What to say about Kathmandu?

Kathmandu: it’s dirty, it’s dusty and it’s noisy.  Some parts of town look as though they’ve recently suffered from an earthquake. The taxis are beat up suzuki hatchbacks. Electricity only runs certain hours of the day. Soilders with guns are not an uncommon sight. The traffic is a mess and cows freely roam the streets.

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Yep, there’s definitely something special about this crazy city and if there’s one thing I can say with certainty it’s that Kathmandu will blow your mind. But for all its grittiness, there’s also a huge amount of beauty to be found in the Kathmandu Valley. Of all the religious monuments we’ve seen on our travels the Boudhanath stupa is our favourite. In fact, a canvas photograph taken on our last trip to Nepal decorates our living room back home.

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Boudhanath is the largest stupa in Asia and is a joy to walk around. Tibetan monks, along with a number of other people, circumnavigate the stupa spinning prayer wheels as they go. Buddha’s eyes seem to follow you, peaking out between prayer flags at every point.

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In a last ditch attempt at training before our trek we also decided to revisit Swayambhunath, a half an hour walk from Thamel. Plus 365 stairs. Also known as the Monkey Temple, it is another Tibetan Buddhist site with, you guessed it, plenty of monkeys. As with Boudhanath there is a stupa and abundant supply of prayer flags. It also has great views of the city below and a spot for devotees to light butter lamps.

We also decided to visit the Kopan Monestery which sits on a hill overlooking Kathmandu and is home to 360 monks. Here, we sat in on a session on Buddhist teachings. Our teacher was wonderful, happiness beamed out of him. We learnt about anger and dealing with discomfort as well as how to meditate and the reasoning behind it. It was such a great experience, our time there flew by.

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There are two major religions in Nepal, Buddhism and Hinduism both of which are represented on the national flag. Fun fact: Nepal is the only country without a rectangular flag. Anyway, people of both religions seemingly live happily side by side here with many public spaces and festivals involving both sets of beliefs. Patan Durbar Square is one such place. In my opinion it’s not as great as Bhaktapur Durbar Square (in case you’re ever tossing up between the two) but it is still a great place to wander around and people watch. Lucky for us there was also a photography exhibition on, fundraising for a local school. It got us a bit inspired.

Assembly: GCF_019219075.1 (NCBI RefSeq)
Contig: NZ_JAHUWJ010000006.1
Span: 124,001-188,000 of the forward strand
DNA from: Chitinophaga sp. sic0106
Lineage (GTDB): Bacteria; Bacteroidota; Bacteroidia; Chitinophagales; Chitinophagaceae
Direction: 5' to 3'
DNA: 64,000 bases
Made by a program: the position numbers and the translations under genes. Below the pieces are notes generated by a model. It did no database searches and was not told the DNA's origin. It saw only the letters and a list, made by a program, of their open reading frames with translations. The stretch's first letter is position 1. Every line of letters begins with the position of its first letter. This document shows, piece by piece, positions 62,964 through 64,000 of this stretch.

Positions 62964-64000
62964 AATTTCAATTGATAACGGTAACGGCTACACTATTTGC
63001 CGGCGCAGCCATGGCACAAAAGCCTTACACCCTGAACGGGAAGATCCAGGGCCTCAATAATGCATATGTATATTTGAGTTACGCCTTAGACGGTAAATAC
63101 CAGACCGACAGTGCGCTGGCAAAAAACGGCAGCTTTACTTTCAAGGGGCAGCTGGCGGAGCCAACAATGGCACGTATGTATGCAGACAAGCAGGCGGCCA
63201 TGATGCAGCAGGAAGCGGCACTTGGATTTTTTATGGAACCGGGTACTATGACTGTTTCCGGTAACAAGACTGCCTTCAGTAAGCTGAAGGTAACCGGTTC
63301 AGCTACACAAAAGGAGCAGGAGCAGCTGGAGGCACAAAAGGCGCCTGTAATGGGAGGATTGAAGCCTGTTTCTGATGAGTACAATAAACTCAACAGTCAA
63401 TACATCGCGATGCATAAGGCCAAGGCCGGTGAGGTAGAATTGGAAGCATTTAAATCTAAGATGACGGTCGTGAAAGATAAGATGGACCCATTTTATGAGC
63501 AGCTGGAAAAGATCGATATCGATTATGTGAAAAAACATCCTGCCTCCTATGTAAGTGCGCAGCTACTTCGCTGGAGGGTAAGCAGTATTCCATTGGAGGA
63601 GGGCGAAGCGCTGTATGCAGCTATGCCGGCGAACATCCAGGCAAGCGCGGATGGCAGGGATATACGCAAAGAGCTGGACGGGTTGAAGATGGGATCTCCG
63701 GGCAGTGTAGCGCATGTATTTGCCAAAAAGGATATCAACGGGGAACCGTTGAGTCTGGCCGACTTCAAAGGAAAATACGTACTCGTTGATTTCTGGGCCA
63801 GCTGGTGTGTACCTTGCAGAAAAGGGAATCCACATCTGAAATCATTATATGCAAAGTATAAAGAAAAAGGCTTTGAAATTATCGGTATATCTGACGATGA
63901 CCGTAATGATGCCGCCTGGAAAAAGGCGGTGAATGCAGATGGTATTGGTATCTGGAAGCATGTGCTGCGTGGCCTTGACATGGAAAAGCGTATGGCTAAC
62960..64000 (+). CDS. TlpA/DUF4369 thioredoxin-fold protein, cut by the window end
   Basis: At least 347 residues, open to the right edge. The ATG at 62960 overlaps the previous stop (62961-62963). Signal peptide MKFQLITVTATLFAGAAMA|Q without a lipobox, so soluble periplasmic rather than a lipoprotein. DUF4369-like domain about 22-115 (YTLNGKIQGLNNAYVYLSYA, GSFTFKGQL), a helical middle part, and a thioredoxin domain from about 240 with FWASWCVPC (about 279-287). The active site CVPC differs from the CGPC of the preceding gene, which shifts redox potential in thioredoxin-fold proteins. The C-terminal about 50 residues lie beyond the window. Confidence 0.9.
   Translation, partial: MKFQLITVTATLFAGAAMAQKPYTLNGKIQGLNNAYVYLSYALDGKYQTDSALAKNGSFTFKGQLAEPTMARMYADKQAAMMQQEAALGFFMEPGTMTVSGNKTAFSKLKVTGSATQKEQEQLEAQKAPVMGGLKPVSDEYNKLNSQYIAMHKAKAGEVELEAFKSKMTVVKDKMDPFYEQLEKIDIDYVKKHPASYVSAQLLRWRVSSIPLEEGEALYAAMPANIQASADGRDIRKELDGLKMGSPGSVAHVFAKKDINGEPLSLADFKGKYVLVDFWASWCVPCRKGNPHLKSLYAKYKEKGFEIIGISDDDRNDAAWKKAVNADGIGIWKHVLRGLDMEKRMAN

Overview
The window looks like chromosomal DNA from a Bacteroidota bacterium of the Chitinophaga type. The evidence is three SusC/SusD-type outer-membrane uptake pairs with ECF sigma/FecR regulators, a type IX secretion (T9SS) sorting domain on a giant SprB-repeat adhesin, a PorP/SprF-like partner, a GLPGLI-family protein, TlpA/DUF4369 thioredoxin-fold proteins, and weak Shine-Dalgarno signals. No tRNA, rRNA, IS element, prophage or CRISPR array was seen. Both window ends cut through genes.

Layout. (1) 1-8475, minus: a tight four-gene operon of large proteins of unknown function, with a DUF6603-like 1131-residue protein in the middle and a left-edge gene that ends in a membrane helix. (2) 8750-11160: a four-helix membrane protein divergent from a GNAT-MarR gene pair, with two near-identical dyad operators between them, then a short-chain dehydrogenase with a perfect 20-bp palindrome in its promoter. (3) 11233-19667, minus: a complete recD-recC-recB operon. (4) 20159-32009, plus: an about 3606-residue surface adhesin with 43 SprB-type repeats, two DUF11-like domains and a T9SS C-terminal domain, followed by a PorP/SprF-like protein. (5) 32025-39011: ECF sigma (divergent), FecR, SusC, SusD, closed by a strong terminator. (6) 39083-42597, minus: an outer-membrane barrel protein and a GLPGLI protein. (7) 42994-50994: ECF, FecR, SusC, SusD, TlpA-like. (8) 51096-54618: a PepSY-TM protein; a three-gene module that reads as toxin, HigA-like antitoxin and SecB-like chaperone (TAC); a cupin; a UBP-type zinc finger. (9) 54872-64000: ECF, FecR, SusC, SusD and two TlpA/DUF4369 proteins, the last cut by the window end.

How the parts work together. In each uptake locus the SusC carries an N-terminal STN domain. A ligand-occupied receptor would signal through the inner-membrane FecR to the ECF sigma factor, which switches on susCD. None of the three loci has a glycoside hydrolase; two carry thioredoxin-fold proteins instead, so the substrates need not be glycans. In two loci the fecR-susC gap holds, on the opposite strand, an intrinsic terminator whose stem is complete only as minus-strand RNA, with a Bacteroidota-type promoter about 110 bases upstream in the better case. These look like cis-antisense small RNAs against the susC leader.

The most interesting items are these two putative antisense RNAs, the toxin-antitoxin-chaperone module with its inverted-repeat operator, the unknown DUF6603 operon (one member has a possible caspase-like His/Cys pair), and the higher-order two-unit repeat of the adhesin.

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Of course, it wouldn’t be a weddedandwandering post without the mention of food. Our favourite restaurant in Thamel is Mitho which not only serves up good food and a cosy atmosphere but also trains youth so they can get a job elsewhere. Niall has pretty much lived on Dahl Bat sets (below) while we’ve been here. I’m a sucker for Aloo Gobi with naan. Yes, I know it’s Indian but it’s just so yummy.

And then there’s momos. Hmmmm momos. These delicious dumplings are usually steamed and served with a spicy dipping sauce. They are thought to have been introduced to Nepal from Tibet but no one really knows where the names comes from.

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Anyway, it’s safe to say I love Kathmandu but I also love to leave.

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